Dog owners from around the country compete in Columbia dog show

Saturday, March 10, 2012 | 7:23 p.m. CST; updated 9:13 p.m. CST, Saturday, March 10, 2012
Handler Daryl Martin brushes her dog Tango’s coat before showing her at the Columbia Missouri Kennel Club Dog Show on Saturday. Tango, a 2-year-old Lhasa Apso, is currently the second-ranked show dog of this breed in the nation.

COLUMBIA — Jessica Cobban has been all over the country showing her dogs at competitions, including the Eukanuba National Championship in December.

Cobban, who is from Fairgrove, had two Newfoundlands and three Spinone Italianis — Italian hunting dogs — in the Columbia Kennel Club Dog Show on Saturday.

Like many attending the show, Cobban has been doing it all her life. She competes mostly with Newfoundlands but got into Spinone Italiani two years ago when her sister wanted a new breed, she said.

In addition to her five dogs in the show, she brought along Bodie, a Newfoundland, and Bree, a Spinone she got last December.

"She's a champion but not flashy enough to be showed," Cobban said.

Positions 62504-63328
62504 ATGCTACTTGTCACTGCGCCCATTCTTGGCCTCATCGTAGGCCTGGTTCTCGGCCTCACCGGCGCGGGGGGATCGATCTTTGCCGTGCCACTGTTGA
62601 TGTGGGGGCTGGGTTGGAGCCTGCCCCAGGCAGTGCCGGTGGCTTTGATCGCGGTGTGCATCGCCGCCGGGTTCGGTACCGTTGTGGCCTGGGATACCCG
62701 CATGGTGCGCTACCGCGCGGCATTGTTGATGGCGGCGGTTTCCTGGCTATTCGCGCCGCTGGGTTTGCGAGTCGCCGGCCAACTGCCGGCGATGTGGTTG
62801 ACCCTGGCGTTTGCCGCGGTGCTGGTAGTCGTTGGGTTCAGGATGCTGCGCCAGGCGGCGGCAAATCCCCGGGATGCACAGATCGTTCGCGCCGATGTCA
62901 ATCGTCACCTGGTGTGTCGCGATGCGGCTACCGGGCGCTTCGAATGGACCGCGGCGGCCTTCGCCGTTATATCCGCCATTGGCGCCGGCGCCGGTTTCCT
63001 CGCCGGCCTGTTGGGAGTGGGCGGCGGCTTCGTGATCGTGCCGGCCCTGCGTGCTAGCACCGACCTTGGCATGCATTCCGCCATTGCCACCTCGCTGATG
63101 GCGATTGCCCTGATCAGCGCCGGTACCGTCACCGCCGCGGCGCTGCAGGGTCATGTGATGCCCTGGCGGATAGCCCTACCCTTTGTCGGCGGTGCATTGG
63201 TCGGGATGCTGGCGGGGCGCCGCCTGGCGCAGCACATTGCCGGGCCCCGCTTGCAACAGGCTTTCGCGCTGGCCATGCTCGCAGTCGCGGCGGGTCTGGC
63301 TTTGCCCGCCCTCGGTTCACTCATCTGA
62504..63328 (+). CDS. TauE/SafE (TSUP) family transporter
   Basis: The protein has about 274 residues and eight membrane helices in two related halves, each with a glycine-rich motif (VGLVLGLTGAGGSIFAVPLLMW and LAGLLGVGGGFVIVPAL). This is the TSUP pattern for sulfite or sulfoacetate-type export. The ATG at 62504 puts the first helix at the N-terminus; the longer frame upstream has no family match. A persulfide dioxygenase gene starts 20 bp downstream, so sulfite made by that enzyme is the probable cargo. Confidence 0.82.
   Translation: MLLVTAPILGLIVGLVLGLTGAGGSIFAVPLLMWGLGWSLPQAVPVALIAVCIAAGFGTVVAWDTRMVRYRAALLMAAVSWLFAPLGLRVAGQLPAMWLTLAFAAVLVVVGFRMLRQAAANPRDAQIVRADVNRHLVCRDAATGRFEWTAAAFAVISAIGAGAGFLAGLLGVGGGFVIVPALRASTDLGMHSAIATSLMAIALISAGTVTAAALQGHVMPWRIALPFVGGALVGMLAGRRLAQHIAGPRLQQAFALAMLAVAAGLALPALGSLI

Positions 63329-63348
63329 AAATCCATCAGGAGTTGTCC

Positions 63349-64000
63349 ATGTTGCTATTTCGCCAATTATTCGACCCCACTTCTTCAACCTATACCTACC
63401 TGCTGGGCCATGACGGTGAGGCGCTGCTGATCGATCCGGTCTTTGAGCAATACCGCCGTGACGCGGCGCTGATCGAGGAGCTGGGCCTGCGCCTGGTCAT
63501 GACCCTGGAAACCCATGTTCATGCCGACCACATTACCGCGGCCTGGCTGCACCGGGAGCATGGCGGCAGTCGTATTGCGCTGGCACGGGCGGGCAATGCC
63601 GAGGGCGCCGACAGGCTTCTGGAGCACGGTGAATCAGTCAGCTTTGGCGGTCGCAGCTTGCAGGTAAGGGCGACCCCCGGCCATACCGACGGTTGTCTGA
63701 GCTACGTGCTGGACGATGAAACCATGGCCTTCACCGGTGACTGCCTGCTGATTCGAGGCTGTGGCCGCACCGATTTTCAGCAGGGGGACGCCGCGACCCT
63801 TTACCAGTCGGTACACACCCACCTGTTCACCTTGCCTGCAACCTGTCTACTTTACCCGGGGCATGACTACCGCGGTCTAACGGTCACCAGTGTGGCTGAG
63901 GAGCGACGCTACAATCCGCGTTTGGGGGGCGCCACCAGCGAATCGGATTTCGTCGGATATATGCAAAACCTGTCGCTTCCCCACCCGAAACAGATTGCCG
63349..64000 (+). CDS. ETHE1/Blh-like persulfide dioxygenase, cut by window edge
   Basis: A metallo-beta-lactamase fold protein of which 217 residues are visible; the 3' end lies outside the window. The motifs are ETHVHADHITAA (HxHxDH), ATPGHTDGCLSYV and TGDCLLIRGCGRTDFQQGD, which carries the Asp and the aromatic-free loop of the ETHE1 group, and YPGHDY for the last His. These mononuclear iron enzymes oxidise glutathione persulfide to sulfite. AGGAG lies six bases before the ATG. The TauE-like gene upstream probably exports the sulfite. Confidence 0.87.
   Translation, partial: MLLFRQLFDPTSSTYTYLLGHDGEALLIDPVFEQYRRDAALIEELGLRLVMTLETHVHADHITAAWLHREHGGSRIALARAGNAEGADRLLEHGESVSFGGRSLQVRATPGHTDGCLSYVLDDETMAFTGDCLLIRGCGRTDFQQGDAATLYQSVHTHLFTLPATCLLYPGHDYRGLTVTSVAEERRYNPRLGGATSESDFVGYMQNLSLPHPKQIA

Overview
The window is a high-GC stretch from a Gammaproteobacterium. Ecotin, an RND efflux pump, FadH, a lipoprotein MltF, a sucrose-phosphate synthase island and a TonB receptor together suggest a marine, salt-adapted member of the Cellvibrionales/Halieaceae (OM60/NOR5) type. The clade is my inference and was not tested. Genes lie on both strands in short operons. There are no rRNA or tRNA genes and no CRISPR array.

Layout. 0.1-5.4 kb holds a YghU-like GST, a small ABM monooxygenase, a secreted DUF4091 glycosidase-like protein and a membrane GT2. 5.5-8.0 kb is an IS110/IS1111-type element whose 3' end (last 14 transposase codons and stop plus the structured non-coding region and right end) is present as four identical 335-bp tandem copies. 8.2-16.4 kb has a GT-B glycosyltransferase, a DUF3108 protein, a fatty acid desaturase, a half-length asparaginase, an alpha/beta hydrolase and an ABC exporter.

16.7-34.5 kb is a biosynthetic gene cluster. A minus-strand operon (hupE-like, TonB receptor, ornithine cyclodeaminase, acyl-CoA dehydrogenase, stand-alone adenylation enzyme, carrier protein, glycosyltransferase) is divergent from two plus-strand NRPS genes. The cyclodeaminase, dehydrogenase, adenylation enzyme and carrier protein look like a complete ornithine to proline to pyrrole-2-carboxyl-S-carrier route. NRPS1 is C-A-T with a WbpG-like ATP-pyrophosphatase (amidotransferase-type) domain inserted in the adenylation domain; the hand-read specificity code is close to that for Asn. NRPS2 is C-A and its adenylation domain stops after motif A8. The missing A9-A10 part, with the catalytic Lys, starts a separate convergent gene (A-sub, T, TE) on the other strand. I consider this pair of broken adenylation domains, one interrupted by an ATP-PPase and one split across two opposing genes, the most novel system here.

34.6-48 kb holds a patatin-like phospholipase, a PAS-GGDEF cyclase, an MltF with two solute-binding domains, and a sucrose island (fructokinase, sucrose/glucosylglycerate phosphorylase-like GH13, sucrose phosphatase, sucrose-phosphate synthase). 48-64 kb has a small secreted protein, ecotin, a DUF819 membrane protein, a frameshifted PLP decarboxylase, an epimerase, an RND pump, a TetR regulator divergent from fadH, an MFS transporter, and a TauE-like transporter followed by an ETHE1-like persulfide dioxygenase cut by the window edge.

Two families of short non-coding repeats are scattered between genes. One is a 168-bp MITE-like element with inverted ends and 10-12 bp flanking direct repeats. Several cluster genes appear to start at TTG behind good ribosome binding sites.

The Columbia Kennel Club Dog Show has been held annually for more than 50 years, and this year's show has drawn participants, handlers and vendors from at least 35 states. More than 900 dogs representing more than 170 American Kennel Club-recognized breeds appeared Saturday at the Boone County Fairgrounds.

Each of the dogs in the show are first judged by their breed, and the best of each breed is then judged according to a group, which includes multiple breeds. There are seven American Kennel Club groups: sporting, hound, working, terrier, toy, non-sporting and herding.

The best dogs from each group are then judged to find the Best in Show. A boxer, a dog from the working group, won on Saturday.

But the show attracts more than just competition.

Kim Wingate, owner of Pets Pride Grooming, said even though she doesn't have any dogs in the show this year, she enjoys the dog show atmosphere.

Wingate, who has been showing poodles for more than 20 years, brought her blue standard poodle with her to watch on Saturday.

"His name is Riot," she said as he jumped up to her with his front paws, "and boy does he fit that name real well. He's just a goofball."

Riot sports a mohawk and the letters "MU" shaved onto both his sides, which Wingate did for MU's homecoming last October. Previously Riot has touted other styles on his coat, including his name and lightning bolts.

"There's nothing like getting your dog all pretty and bringing him out and showing him off," she said.

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